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Samuel Rutherford

1600-1661. Scottish pastor and theologian. He was born of farming stock at Nisbet in Roxburghshire, and gave evidence of grace and of spiritual insight in boyhood; his mind was always sensitive to spiritual impressions. He entered Edinburgh University in 1617, graduated M.A. in 1621, and two years later after a competitive examination was appointed professor of Latin language and literature in the university. Some unpleasantness in his relations with his colleagues that may have been connected with his marriage led him to resign his office and study theology. He was ordained at Anwoth in Kirkcudbrightshire in 1627 and exercised a fruitful ministry there until 1636, when he was deposed from office for Nonconformity and ordered to be confined to prison at Aberdeen during the king's pleasure. From there came his famous Letters to former parishioners and friends at Anwoth. These 365 letters are classics in the field of devotional literature. Released from prison in 1638, he returned to Anwoth for eighteen months before being appointed professor of divinity at St. Andrews.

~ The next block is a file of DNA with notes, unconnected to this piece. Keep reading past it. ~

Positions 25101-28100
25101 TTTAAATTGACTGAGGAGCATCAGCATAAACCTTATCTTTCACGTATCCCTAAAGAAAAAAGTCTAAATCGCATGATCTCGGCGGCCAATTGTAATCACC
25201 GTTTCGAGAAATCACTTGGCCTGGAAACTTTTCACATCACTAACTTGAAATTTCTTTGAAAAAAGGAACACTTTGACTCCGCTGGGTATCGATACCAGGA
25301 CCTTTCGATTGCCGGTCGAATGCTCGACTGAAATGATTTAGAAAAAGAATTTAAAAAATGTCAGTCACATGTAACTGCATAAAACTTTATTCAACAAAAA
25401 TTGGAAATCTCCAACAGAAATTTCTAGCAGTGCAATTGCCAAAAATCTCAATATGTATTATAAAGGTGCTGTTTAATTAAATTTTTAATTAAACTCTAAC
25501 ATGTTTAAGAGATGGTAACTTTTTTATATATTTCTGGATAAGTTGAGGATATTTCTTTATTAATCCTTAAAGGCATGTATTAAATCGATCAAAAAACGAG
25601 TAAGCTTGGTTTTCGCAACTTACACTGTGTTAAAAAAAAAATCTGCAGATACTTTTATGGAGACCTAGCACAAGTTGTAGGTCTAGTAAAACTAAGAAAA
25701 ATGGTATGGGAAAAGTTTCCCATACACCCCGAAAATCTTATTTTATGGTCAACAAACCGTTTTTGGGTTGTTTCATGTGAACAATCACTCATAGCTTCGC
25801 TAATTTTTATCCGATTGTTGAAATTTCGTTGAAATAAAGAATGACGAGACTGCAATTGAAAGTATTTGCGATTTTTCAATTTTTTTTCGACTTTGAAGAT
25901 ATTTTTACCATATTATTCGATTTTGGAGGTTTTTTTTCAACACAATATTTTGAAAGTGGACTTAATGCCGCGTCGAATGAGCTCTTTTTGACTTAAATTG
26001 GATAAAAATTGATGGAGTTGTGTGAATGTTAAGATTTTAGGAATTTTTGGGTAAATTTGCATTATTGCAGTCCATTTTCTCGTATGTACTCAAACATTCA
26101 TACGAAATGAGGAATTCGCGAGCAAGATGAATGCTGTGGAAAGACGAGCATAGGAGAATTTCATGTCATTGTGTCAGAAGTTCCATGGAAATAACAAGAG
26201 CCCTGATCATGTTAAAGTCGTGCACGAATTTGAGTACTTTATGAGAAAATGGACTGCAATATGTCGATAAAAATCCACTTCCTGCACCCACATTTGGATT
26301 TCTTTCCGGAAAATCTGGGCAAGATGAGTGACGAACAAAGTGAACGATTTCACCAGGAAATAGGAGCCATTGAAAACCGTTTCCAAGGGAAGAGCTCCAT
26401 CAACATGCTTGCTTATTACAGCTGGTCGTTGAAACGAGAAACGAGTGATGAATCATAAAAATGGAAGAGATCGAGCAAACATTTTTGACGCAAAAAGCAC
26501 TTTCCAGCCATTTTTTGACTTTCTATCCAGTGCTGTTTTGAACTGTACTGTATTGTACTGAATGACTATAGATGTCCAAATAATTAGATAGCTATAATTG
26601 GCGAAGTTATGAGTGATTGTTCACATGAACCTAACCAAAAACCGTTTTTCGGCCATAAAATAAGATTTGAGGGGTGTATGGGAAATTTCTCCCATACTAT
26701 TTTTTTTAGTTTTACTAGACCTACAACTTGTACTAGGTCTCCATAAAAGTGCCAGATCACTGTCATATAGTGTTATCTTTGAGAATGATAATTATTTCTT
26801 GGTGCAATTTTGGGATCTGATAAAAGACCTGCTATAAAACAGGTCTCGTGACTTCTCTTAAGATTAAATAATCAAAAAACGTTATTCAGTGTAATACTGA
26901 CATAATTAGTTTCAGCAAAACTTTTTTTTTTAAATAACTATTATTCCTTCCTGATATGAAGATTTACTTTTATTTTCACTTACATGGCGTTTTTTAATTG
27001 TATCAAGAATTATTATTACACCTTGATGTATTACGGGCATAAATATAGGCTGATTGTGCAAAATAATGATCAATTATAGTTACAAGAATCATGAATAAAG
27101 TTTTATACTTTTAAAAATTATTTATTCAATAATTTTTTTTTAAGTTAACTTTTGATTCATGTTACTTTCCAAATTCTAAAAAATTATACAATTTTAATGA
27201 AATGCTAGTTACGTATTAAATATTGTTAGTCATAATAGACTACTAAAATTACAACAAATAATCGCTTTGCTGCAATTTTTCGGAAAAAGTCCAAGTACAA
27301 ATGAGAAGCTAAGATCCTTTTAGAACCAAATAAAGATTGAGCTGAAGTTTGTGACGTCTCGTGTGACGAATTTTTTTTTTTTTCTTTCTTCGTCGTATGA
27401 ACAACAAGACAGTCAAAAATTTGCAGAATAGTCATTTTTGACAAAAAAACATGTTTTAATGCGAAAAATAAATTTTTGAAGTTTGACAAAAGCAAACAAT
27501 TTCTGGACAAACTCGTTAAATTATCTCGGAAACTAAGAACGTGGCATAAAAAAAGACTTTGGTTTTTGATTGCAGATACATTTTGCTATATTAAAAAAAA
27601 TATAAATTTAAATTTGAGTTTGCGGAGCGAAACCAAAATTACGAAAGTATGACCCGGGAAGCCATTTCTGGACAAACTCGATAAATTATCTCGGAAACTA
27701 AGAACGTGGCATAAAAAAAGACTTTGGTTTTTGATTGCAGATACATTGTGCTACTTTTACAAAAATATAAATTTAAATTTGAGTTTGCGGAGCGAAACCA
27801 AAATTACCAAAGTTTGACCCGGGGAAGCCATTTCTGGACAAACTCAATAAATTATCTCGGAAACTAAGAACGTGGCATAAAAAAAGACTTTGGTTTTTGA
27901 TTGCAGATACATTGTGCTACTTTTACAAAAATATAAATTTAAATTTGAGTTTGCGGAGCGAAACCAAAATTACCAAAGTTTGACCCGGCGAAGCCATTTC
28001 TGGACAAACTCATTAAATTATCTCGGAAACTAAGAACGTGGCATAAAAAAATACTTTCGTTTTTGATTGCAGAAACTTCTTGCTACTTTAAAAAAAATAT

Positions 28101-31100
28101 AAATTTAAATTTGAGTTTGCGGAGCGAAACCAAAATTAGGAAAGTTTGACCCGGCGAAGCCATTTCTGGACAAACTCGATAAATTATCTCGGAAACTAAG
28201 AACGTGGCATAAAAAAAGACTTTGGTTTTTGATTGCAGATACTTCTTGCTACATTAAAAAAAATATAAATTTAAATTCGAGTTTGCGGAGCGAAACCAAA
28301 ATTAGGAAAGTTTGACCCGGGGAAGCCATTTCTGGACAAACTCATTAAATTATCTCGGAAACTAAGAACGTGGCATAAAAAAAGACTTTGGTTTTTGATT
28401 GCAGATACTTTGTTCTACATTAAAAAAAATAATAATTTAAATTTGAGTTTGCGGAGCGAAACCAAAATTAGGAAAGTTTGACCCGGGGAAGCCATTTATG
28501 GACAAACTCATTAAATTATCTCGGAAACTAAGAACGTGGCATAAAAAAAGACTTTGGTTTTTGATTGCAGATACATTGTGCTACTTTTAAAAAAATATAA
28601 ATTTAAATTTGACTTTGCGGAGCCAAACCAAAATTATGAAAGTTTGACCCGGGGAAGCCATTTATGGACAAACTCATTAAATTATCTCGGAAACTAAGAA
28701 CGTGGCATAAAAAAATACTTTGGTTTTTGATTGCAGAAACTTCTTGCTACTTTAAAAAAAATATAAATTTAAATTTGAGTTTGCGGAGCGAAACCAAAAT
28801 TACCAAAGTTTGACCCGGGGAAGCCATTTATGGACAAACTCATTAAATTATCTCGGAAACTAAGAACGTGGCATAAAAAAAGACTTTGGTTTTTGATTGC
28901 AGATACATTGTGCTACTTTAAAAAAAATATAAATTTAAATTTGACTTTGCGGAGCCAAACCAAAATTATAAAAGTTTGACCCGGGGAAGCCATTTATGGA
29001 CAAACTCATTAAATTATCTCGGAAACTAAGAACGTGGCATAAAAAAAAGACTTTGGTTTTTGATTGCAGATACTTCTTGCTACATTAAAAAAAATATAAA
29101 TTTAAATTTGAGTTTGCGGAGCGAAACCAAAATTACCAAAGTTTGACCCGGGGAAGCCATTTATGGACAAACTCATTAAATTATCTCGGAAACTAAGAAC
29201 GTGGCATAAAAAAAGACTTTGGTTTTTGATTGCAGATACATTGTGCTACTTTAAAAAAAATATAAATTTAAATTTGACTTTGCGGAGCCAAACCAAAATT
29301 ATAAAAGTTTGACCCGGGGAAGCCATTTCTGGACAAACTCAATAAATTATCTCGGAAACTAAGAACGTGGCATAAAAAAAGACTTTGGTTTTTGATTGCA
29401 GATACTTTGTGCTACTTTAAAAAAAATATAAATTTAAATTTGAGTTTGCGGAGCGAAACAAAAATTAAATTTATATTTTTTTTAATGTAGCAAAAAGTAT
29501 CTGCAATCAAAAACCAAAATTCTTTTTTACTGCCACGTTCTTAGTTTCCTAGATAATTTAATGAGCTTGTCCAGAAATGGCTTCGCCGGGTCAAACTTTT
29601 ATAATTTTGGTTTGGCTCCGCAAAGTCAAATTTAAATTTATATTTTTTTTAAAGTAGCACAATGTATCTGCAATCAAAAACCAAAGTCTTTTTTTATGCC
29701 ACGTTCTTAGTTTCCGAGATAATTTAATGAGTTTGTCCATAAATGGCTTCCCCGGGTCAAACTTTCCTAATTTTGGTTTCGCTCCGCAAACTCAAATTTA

In 1643 he went to London as one of the Scottish commissioners to the Westminster Assembly* of Divines. His insight and devotion contributed significantly to the Confession and Catechisms. Two children died during his four years absence in London, and his experience of this sorrow enlarged his compassion for the sorrowing. During his time in London he was an industrious student and a prolific writer, largely on matters of church polity. His monumental work was Lex Rex, or the Law and The Prince; a Dispute for the Just Prerogatives of King and People. It dealt more with political science than theology and is still regarded as a classic on constitutional government. The Revolution Settlement of 1690 embodied the principles of Lex Rex.

In 1647 Rutherford was appointed principal of St. Mary's at St. Andrews, and later, rector of the university. He was preeminent in Scotland as a scholar and leader. He was well known on the Continent and in 1648 and 1651 declined appointments to Dutch universities. The Restoration of Charles II in 1660 put him in great peril. He was removed from office, but died on 29 March 1661 before the full fury of the storm of persecution broke.